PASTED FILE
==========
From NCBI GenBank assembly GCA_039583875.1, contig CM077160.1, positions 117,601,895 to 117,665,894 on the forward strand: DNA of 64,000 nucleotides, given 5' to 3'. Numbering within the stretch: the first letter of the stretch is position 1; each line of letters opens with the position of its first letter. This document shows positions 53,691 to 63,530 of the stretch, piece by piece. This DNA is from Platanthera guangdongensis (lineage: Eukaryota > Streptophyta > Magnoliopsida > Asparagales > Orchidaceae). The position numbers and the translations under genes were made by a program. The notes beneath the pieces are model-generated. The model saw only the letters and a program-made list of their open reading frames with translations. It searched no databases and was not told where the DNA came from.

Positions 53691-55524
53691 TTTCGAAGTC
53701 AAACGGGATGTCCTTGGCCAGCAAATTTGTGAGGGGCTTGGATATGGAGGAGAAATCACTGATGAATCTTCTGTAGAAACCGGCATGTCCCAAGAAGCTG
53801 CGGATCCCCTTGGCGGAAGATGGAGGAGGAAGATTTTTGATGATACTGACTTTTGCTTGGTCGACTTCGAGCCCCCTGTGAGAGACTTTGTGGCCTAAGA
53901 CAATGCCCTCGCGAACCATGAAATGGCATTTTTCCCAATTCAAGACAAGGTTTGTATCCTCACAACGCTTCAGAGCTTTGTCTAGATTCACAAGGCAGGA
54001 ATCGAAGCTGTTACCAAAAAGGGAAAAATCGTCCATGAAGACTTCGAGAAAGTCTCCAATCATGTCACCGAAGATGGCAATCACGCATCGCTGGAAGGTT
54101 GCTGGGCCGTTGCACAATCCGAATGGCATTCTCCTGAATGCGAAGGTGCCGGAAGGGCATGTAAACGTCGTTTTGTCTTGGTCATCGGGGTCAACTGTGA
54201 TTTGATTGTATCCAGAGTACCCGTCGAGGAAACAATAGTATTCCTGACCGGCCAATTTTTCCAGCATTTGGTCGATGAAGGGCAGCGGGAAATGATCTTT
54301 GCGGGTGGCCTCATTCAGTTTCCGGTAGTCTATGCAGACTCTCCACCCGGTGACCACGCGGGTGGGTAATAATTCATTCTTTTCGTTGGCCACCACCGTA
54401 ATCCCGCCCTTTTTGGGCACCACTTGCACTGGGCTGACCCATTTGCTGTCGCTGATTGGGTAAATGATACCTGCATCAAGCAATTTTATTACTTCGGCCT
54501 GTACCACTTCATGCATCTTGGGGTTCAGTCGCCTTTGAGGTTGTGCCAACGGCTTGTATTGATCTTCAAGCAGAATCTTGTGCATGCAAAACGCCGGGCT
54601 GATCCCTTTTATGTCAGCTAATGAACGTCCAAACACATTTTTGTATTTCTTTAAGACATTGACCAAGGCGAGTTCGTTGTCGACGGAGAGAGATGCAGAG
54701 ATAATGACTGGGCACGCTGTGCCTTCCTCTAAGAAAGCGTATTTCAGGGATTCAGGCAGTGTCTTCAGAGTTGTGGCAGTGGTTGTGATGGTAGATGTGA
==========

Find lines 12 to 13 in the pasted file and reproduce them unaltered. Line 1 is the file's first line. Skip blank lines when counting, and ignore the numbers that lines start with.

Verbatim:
54501 GTACCACTTCATGCATCTTGGGGTTCAGTCGCCTTTGAGGTTGTGCCAACGGCTTGTATTGATCTTCAAGCAGAATCTTGTGCATGCAAAACGCCGGGCT
54601 GATCCCTTTTATGTCAGCTAATGAACGTCCAAACACATTTTTGTATTTCTTTAAGACATTGACCAAGGCGAGTTCGTTGTCGACGGAGAGAGATGCAGAG